Walter Johnson's winning % were also understated due to weak teams. We have already established a concensus that winning % is not what we should be looking at. Young, Alexander, Vance, Carlton, and others had their winning % suppressed by weak teams, so I'm prepared to cut Nolan more slack than you are.

    In 1987, Nolan was the best pitcher in his league. He led in ERA+, SO, opponents BA, but the selectors didn't have the guts to award him the Cy Young award due to his 8-16 record! Those cowards! So stats can mislead, and man have you suckered in to a lot of smoke.


    There could be another argument for Ryan-that he didn't have to rely on the defense because of his unbelievable strikeout rates. But, Ryan's DIPS ERA is 4.11, not anything all that special. It's almost a run higher than Clemens' 3.24 mark.

    "But wait, Ryan pitched more innings!" Yeah, he did, but that's purely an illusion of context. Pitchers in general pitched way more innings in Ryan's era than they did in Clemens. Clemens was top 5 in IP 8 times, and led twice. Ryan was top 5 3 times and led once.

    If pitchers pitched more inninings in Nolan's era, then it was harder to lead in that, right?!! Be consistent. And just because pitchers were putting in heavier workloads in Nolan's time, doesn't make it easy to do. A lot of guys didn't put in as much load as Nolan.

    So, Bill, who would you rather take in the big game? The guy with the .665 winning percentage and a 143 ERA+, or the guy with a .529 winning percentage and a 112 ERA+?

    I've already voted for Clemens due to his better career, so why are you sticking your finger in my eye? God doesn't approve of weisenheimers who gloat!

    Bill, I can't believe if you're actually serious about this. You'd take Nolan Ryan over Roger Clemens? You've made some silly, silly rankings before, but this has got to be near the top of the list (why does it seem like I say this once a week? From Zack Wheat over Rickey Henderson to Nolan Ryan over Roger Clemens)

    Don't misrepresent my position. I voted for Roger, but for one game, I go with Nolan Ryan. I already explained that I was going to upgrade Rickey to over Zack but now you're really sticking both fingers in my eyes, 3 Stooges fashion.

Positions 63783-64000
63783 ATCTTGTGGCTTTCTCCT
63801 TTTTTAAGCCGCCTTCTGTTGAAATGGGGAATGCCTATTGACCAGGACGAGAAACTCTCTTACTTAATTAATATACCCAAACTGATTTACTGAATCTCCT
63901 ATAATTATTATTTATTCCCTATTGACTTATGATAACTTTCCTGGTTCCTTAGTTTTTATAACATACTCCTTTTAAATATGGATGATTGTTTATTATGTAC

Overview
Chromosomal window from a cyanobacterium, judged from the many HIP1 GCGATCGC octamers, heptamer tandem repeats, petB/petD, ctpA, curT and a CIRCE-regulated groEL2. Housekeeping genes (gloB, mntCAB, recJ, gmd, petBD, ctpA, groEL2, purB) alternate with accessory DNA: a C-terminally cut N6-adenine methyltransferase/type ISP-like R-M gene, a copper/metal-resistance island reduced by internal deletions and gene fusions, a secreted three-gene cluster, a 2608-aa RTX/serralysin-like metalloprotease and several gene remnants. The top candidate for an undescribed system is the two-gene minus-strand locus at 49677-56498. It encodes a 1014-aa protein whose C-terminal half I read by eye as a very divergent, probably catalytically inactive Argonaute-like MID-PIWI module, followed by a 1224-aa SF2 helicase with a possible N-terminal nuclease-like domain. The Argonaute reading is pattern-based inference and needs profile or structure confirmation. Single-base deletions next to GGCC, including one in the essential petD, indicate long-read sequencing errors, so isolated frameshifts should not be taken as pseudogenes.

When will you ever get my wisdom straight in your brain. Try not to read me so sloppy.
    Last edited by Bill Burgess; 04-17-2006, 07:48 PM.

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  • 538280
    replied
    Originally posted by [email protected]
    Oh, Chris, what nonsense? Ryan was the hardest pitcher in history to hit, according to statistics. Just because Roger was a greater pitcher, why do you feel compelled to minimize Nolan Ryan, who was also a very great pitcher, and my hero. Didn't Bill James say that Nolan should be revered? I think he did. It's in my book.
    He was extremely hard to hit, and in some ways that's why he was overrated his whole career. He was hard to hit, but he walked so many guys that it was much, much, much easier to get on base against him. You could say that doesn't matter so much if he still gave up very few runs and won games, but he didn't. His 112 ERA+ isn't that great for a guy who's supposed to be one of the top 5 pitchers of all time, and outside of the shortened 1981 season when he only pitched 149 innings, his career high in ERA+ was 142.

    Even when he became less wild as he aged, his ERA+ were still only around 120, 20 points lower than Clemens' career mark.

    His won-lost records just aren't impressive either. He only won 20 games twice, only came in the top 5 in wins three times, and only twice top 10 in winning percentage.

    There could be another argument for Ryan-that he didn't have to rely on the defense because of his unbelievable strikeout rates. But, Ryan's DIPS ERA is 4.11, not anything all that special. It's almost a run higher than Clemens' 3.24 mark.

    "But wait, Ryan pitched more innings!" Yeah, he did, but that's purely an illusion of context. Pitchers in general pitched way more innings in Ryan's era than they did in Clemens. Clemens was top 5 in IP 8 times, and led twice. Ryan was top 5 3 times and led once.

    So, Bill, who would you rather take in the big game? The guy with the .665 winning percentage and a 143 ERA+, or the guy with a .529 winning percentage and a 112 ERA+?

    Bill, I can't believe if you're actually serious about this. You'd take Nolan Ryan over Roger Clemens? You've made some silly, silly rankings before, but this has got to be near the top of the list (why does it seem like I say this once a week? From Zack Wheat over Rickey Henderson to Nolan Ryan over Roger Clemens)
    Last edited by 538280; 04-17-2006, 07:26 PM.